"Transcendental Meditation has achieved international recognition through commercial exploitation" and "poor scientific procedures", write the authors.[8] The book notes, "Frankly, the reported effects of TM upon human behavior are trivial. Considering the alleged potency of the TM procedure, the changes in physiological and behavioral measures are conspicuously minute."[9] TM and Cult Mania comes to the conclusion that, "science has been used as a sham for propaganda by the TM movement."[1]

Reception[edit]

A capsule review of the book for the Los Angeles Times, Phil Freshman commented, "Using hard logic and crackling humor, a trio of Canadian laboratory researchers cogently deflates Transcendental Meditation; they spotlight transparencies in its claims and warn of its latent hazards to those in wobbly mental health."[10] In his book Rational Mysticism, author John Horgan comments that although Persinger says he's neutral toward religious belief, he's more biased than other neurotheologians and that his two books "cast religious belief and spiritual practices in a psychopathological light".[11]

See also[edit]

References[edit]

  1. ^ a b c d e f g h i Harvey, Bob (December 18, 1993). "Establishing Transcendental Meditation's identity; Few can agree if it's a religion, Hinduism or meditation". The Ottawa Citizen. p. C6. 
  2. ^ a b Jarrell, Howard R. (1985). International Meditation Bibliography, 1950–1982. United States: ATLA Bibliography Series. p. 209. ISBN 0-8108-1759-4. 
  3. ^ a b Brothers, Leslie (2002). Mistaken Identity: The Mind-Brain Problem Reconsidered. State University of New York Press. p. 56. ISBN 0-7914-5187-9. 
  4. ^ a b c d Brown, Catrina; Tod Augusta-Scott (2006). Narrative Therapy: Making Meaning, Making Lives. Sage Publications, Inc. p. 323. ISBN 1-4129-0988-0. 
  5. ^ a b Quigley, Ann (2007). Mental Health. Greenhaven. p. 86. ISBN 0-7377-2484-6. 
  6. ^ a b Reynolds, Nancy E. (November 26, 1908). "Ashford Sightings Involved – Scientist Has New Ufo Twist". The Dispatch (Pierce County, Washington). p. 1.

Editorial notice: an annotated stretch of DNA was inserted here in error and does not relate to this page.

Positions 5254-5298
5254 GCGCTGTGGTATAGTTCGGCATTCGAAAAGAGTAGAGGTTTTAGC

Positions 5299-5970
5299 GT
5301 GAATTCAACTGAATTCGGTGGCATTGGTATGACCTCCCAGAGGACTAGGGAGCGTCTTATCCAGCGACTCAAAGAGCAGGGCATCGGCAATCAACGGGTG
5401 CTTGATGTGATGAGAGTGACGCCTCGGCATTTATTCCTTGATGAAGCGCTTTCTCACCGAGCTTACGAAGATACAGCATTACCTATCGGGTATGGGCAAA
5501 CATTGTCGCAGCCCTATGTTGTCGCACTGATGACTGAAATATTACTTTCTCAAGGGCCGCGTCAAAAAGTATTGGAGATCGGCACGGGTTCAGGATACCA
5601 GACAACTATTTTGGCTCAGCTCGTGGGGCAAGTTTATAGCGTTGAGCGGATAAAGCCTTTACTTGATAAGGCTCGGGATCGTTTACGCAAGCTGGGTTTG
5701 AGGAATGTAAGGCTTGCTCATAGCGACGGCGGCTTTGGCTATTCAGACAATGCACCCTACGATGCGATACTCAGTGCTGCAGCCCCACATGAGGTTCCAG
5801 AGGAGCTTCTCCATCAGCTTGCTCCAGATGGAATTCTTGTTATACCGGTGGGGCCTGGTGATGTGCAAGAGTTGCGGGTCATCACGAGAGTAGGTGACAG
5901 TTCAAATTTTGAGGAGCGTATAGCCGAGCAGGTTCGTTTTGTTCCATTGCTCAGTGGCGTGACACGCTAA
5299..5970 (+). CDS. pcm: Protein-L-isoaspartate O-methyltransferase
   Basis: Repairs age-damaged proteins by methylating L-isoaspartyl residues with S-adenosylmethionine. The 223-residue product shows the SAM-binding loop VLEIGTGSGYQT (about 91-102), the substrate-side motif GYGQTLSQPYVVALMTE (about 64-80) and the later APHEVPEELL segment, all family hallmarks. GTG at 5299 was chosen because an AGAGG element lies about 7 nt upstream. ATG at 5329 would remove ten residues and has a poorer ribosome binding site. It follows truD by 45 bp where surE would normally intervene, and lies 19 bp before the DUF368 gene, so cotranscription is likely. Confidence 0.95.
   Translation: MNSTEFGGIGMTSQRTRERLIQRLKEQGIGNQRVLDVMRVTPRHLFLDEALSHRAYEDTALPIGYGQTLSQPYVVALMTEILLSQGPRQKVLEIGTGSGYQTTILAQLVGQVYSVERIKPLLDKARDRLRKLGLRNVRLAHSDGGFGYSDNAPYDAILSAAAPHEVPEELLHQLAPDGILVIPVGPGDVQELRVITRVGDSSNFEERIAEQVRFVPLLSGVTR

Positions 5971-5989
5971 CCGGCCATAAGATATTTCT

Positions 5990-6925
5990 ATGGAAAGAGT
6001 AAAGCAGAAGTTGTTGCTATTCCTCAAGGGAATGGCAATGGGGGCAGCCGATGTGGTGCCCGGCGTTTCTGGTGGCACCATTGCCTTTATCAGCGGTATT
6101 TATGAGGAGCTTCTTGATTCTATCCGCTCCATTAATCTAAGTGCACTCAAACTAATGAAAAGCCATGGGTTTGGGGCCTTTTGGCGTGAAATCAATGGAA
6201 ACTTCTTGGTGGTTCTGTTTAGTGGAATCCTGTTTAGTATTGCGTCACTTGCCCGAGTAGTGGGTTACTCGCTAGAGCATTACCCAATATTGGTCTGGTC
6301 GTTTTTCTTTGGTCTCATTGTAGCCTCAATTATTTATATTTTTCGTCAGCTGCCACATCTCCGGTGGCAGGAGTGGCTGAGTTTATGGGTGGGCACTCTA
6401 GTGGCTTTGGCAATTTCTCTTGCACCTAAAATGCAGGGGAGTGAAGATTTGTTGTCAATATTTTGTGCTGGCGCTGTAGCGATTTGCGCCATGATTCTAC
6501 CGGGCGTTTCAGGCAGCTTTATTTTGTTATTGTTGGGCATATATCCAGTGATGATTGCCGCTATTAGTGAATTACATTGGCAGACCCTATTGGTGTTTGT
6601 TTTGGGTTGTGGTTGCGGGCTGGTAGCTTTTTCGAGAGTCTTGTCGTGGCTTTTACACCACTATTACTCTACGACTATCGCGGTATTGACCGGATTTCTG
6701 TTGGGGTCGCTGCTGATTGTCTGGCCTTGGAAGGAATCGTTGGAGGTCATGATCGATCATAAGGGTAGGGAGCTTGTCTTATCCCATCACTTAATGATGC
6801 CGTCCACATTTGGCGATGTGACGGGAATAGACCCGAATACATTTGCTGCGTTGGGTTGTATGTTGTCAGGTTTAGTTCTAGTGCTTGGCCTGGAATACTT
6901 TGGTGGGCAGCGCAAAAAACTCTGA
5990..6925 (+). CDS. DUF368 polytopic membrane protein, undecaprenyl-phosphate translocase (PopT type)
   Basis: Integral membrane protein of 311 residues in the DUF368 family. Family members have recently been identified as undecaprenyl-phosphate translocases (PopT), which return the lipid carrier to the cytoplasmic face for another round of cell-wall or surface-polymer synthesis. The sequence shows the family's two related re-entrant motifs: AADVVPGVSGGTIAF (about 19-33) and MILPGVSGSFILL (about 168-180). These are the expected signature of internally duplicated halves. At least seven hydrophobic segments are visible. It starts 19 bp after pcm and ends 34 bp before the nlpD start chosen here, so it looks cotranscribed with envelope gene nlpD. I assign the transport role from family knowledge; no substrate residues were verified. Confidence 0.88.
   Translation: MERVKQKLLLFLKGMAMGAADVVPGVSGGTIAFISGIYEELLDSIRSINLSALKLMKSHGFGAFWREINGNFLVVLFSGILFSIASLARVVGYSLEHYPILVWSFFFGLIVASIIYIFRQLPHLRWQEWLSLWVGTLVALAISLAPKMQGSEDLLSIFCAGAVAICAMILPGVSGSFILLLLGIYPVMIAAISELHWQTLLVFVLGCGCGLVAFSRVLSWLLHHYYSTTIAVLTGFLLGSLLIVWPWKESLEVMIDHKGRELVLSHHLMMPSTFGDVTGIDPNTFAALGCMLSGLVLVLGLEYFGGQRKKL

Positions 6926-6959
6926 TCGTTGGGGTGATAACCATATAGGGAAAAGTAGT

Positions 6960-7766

7. ^ a b Bobrow, Robert S. (2006). The Witch in the Waiting Room: A Physician Investigates Paranormal Phenomena in Medicine. Da Capo Press. pp. 228–229. ISBN 1-56025-814-4. 
  8. ^ a b Smith, Jr, MD, Ralph S. (October 2, 1991). "Maharishi Ayur-Veda". Journal of the American Medical Association (American Medical Association) 266 (13): 1773–1774. doi:10.1001/jama.1991.03470130045029. ISSN 0098-7484. 
  9. ^ a b Weldon, John (2004). "Transcendental Meditation in the New Millennium – Part Two: Does TM Really Work?". Christian Research Journal (Charlotte, North Carolina: Christian Research Institute) 27 (6): 2. JAT262‐2. 
  10. ^ a b c Freshman, Phil (August 24, 1980). "Notable". Los Angeles Times. p. Q8. 
  11. ^ a b Horgan, John (2004). Rational Mysticism: Dispatches from the Border Between Science and Spirituality. Mariner Books. p. 95. ISBN 978-0-618-44663-6. 
  12. ^ Burguete, Maria; Lui Lam (2008). Science Matters: Humanities As Complex Systems. World Scientific Publishing Company. pp. 74–76. ISBN 981-283-593-8. 
  13. ^ Ungar, Michael; Linda Liebenberg (2008). Resilience in Action: Working with Youth Across Cultures and Contexts. Toronto, Canada: University of Toronto Press. p. 111. ISBN 0-8020-9471-6. 
  14. ^ "Young people need more access to mental health services – volunteer". The Chronicle Herald (Halifax, Nova Scotia). March 11, 2009. p. B1. 

External links[edit]